This is a rejoinder to the post about the MRT. In that post, I had discussed the possibility of a stampede during the morning rush hour at the North Ave. MRT station. Based on the comments, two possible solutions were raised: getting more trains, and instituting a queue system. The problem with the second solution is that it will not work. If you take the MRT daily, you will agree that there is a queue. The problem is that the system cannot handle the volume of people during rush hour. The first solution is unpalatable because the MRT is on a build-lease-transfer (BLT) scheme. And getting new trains means loans, and loans pushed the government and the MRT Consortium to revise the original build-operate-transfer (BOT) agreement to BLT.
For now, let me discuss what I think can be done temporarily to make the system more efficient, until we all agree that taking out loans to get more trains is a good solution.
I think that for the MRT to efficiently service the morning rush hour volume, trains should arrive and leave a terminal every minute, 2 minutes maximum. This is possible, but there are a lot of factors that affect the turnaround time. For this discussion, turnaround time refers to the time it takes for a train to switch from north bound to southbound at the North Ave. terminal (and Taft Ave. terminal). To better visualize, here are some pictures.
In this picture (courtesy of Wikimapia), the top view of the North Ave. MRT station is shown. The tracks at the left is the south bound lane, and the right one, the north bound lane. Turnaround time refers to the time it takes for the train at the north bound lane to transfer to the south bound lane and enter the station. The turnaround is represented by an line crossing from north bound to south bound. I believe the turnaround should be max of one minute. The worst that I had experienced was 15 minutes; that time, the train broke down.
There is actually a design flaw in this case. Because of the said flaw, only one train can ‘turn around’ at a time, so a bottleneck is possible. This happens when three trains are at a station – on the northbound platform, on the switch (the track where the northbound train transfers to the south bound), and on the southbound platform. So what if the train on the switch breaks down? Woe to the passengers who are waiting on the south bound platform. The design should have allowed for two trains to switch. Referring again to the picture, the train moves straight north and switch to south bound lane. It would have been more efficient if the designers had allowed for the train to move straight north, then move straight south to switch. Draw an imaginary line from the north bound lane going to the south bound lane. This should be able to address the problem of trains breaking down, but that’s wishful thinking now. This design was implemented at LRT 1, so I am puzzled why this was not done for the MRT3. One plausible explanation is that the Consortium was anticipating the extension up to Monumento; however, BLT killed the idea, so the LRT 1 is instead going to be extended from Monumento to SM North EDSA.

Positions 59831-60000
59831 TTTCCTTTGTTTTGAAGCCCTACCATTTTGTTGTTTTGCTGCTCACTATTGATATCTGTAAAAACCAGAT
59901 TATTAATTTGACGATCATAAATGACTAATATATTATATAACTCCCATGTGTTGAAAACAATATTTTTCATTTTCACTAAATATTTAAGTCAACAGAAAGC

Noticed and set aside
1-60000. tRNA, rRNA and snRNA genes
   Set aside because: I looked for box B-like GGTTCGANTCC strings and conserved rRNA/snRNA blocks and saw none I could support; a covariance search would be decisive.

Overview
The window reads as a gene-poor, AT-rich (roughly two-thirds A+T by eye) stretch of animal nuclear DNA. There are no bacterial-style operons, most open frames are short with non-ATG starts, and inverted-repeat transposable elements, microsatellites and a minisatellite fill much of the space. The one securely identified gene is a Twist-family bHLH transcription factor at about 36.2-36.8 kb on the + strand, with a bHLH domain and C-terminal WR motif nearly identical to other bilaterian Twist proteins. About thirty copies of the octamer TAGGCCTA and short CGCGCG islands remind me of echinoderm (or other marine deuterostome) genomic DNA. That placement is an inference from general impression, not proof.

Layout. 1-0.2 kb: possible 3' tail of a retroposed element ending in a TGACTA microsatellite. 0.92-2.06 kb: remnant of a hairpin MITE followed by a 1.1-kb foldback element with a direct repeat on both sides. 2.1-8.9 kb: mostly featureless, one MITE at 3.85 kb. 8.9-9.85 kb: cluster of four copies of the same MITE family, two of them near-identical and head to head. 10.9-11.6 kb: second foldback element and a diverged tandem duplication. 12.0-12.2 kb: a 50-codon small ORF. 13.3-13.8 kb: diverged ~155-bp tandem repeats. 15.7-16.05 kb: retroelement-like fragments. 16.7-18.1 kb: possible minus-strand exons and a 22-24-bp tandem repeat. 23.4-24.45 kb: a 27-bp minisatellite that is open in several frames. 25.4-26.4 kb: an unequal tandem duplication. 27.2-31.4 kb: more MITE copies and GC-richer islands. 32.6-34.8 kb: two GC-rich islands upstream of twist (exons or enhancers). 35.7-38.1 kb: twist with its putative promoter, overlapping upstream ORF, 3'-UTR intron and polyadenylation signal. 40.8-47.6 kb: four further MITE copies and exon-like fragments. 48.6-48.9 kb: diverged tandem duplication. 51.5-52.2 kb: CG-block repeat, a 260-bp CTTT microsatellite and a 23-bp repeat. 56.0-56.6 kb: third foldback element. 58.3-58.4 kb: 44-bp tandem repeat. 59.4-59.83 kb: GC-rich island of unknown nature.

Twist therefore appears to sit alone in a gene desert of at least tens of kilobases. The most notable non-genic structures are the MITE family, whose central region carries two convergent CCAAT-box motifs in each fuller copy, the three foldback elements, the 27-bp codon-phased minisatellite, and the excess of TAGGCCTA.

What contributes to the turnaround problem is expounded below. See this image first.
This picture shows the North Ave. station platform. I took this shot while standing on the south bound platform. At the right is the north bound platform, and at the background (where the train is) is the switch. When a train arrives from the south, it should not take more than 2 minutes for all the passengers to unload. However, that is not the case. A lot of things contribute to the delay.
The MRT management allows the elderly, the disabled, and pregnant women to take the train at the north bound platform during rush hours. However, knowing Pinoys, some unscrupulous people take advantage of the situation, so it is normal to see able-bodied, obviously-young, definitely-not-pregnant people waiting at the north bound platform. So when a train unloads passengers, these people get in. A lone guard will have to check all three coaches and order people to get out. (Of course, it is futile). That would take around a minute or two of useless checking.
Then, there’s the matter of the train operator for the south bound leg. When a train arrives, the next train operator should be at the empty cockpit at the end immediately after the passengers have unloaded. Look at the second picture again. At the end of the north bound platform is the dispatcher’s area, the bullpen for train operators. From there, it is a minute of slow walk to the other end, where the train operator has to get inside the train. Sometimes, a train operator is slow in walking. Sometimes, a train operator is lazy, so instead of walking, he’d just wait in the dispatcher’s area, and the train would approach the switch, and stop exactly so that the lazy operator can get in at the south bound cockpit.
Another problem is that each train has three coaches. Each station can actually accomodate 4-coach trains, so I wonder why the Consortium settled for 3-coach trains. Must be an oversight or what. Anyway, I can’t fault them; the LRTA took 20 years to introduce 4-coach trains at LRT 1. LRT 2 was designed with the mistakes of LRT 1 and MRT 3 in mind. The coaches are longer, wider. The waiting time is another story, but it is no big deal.